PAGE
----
Battle of Lutter

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Battle of Lutter
Part of the Thirty Years' War
Lutter Schlacht Bild.png
The Battle of Lutter
Date 27 August 1626
Location Lutter am Barenberge (present-day Germany)
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Result Decisive Imperial victory
Flag of None.svg Lower Saxon Circle
 Holy Roman Empire
Catholic League (Germany).svg Catholic League
Commanders and leaders
Denmark King Christian IV Holy Roman Empire Johan Tzerclaes, Count of Tilly
20,000 20,000
Casualties and losses
6,000 dead and 2,500 captured 200 dead or wounded

The Battle of Lutter (Lutter am Barenberge) took place during the Thirty Years' War, on 27 August 1626 (17 August 1626 in the modern Gregorian calendar), between the forces of the Lower Saxon Circle, combining mostly Protestant states, and led by its Circle Colonel Christian IV of Denmark, and the forces of the Catholic League. Lutter am Barenberge lies to the south of the modern town of Salzgitter, then within the Imperial Circle of Lower Saxony, and now in northwest Germany.

The battle resulted in a heavy defeat of Christian IV's troops by those of Emperor Ferdinand II, led by the Catholic League general Johan Tzerclaes, Count of Tilly.


Before the Thirty Years' War hostilities reached the Lower Saxon Circle, the chiefs of state of its members were alarmed and prepared for the worst. So in 1625 they elected from their midst the Lutheran Duke Christian IV of Holstein, simultaneously King of Denmark, the new Lower Saxon Circle Colonel, i.e. the commander in chief of the joint circular forces. In this function Christian IV allied with Ernst von Mansfeld in a military campaign and planned to start in Thuringia in Middle Germany, and then take to its south. His intention was to bring relief to German Protestants, who had been severely defeated a few weeks earlier in the Battle of Dessau Bridge.

With the participation of Christian IV, the Thirty Years' War, which had hitherto been confined to opposing factions of the Holy Roman Empire, now extended to other European powers, though Christian, as Duke of Holstein, was not a complete foreigner.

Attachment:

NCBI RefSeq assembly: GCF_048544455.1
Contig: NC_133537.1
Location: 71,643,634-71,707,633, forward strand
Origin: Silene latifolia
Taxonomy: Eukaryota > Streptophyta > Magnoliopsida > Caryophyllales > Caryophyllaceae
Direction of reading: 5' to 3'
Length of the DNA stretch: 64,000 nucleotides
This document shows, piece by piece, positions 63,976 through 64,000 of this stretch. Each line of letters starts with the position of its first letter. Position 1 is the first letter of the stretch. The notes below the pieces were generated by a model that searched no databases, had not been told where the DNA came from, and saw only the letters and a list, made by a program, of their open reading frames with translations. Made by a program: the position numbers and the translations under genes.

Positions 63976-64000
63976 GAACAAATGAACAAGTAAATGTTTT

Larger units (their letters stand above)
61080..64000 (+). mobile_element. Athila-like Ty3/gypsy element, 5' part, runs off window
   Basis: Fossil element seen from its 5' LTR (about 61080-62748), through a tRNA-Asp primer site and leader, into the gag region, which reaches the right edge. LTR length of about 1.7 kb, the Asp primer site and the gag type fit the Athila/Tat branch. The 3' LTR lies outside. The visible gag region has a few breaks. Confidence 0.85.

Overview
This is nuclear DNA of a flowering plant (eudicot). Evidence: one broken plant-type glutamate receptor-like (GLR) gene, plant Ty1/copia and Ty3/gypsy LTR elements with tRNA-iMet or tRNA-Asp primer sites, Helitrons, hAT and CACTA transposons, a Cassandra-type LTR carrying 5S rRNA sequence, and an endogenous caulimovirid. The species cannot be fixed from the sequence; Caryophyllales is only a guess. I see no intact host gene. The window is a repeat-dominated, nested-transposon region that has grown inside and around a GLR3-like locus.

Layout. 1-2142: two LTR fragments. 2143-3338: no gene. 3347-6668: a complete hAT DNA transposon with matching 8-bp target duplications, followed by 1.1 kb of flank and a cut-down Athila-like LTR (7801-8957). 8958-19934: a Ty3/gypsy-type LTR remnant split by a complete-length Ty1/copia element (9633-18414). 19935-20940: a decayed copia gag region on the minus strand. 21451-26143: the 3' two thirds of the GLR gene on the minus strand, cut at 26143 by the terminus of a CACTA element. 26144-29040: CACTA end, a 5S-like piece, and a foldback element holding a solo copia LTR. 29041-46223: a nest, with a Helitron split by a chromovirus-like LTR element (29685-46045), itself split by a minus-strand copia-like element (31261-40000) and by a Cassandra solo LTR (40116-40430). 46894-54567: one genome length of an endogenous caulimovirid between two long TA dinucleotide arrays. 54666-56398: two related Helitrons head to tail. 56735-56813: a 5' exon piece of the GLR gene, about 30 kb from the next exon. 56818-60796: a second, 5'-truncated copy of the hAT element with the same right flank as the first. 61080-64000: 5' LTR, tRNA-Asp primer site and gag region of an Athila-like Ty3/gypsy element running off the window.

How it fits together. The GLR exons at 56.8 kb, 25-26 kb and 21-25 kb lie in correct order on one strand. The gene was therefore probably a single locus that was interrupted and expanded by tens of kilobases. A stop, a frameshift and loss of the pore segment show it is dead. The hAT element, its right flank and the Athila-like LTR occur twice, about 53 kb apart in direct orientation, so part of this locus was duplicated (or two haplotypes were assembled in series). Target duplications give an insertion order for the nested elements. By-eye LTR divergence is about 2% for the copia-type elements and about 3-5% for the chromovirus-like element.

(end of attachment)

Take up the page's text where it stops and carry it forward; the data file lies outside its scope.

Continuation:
The Battle

Christian IV, in an attempt to take advantage of the absence of Albrecht von Wallenstein, set out to attack Tilly's army in late July 1626. While Christian's force encountered little resistance at first as it moved southwards, Wallenstein eventually listened to Tilly's calls for reinforcements, sending him an additional 4,300 soldiers. Now the Lower Saxon forces and Danes, demoralised, exhausted, and hungry, had no intention of fighting a major battle against a superior force, but torrential rain and muddy roads hindered their retreat. By 26 August Christian had decided to make his stand between the small villages of Hahausen and Lutter am Barenberge.[1]

This position might have been advantageous had Christian been a more competent commander. In the opening artillery engagement on the morning of 27 August he only utilised two of his twenty-two field guns, while Tilly made far much more effective use of his cannon. The Catholic League quickly followed their barrage with an all-out assault, which, though repulsed, enabled one League regiment to gain a foothold on the Dano-Lower Saxon side of a deep creek which separated the two armies. This led to confusion among Dano-Lower Saxon forces when Christian ordered a counterattack. After being just barely being beaten back by the Catholic infantry, the Lower Saxons and Danes lost all organisation when they returned to their former positions, which left the Dano-Lower Saxon infantry vulnerable when Tilly ordered his cavalry to attack. Native regiments under Christians command were decimated when they held firm. His other forces scattered to the north. Christian himself, after having four horses shot out from under him, fled to Wolfenbüttel with what remained of his own cavalry.[2]


The battle was an irreparable blow to Christian IV, Denmark and the Lutheran states in the Lower Saxon Circle. All Lower Saxon states, except those of Mecklenburg and Holstein, refused Christian their further allegiance. Leaguist forces conquered the Lutheran Prince-Archbishopric of Bremen, threatened the Calvinist city of Bremen, took the Lutheran Westphalian Prince-Bishopric of Verden. This forced the Protestant German princes to sue for peace and Ferdinand II could have ended the war then satisfied with Imperial Catholic gains but instead issued the Edict of Restitution which encouraged Sweden to enter the war.

Further reading

  • Guthrie, William P. 2001. Battles of the Thirty Years' War: from White Mountain to Nordlingen, 1618-1635. Westport, CT: Greenwood Press.
  • Lee, Stephen J. 1991. The Thirty Years' War. London [England]: Routledge.
  • Lockhart, Paul Douglas. 1996. Denmark in the Thirty Years' War, 1618-1648: King Christian IV and the decline of the Oldenburg State. Selinsgrove: Susquehanna University Press.
  • Parker, Geoffrey, and Simon Adams. 1997. The Thirty Years' War. London: Routledge.
  • Christian IV
  • Johann Tserclaes, count von Tilly


  1. Lockhart, Paul Douglas. 1996. Denmark in the Thirty Years' War, 1618-1648: King Christian IV and the decline of the Oldenburg State. Selinsgrove: Susquehanna University Press.
  2. Lockhart, Paul Douglas. 1996. Denmark in the Thirty Years' War, 1618-1648: King Christian IV and the decline of the Oldenburg State. Selinsgrove: Susquehanna University Press.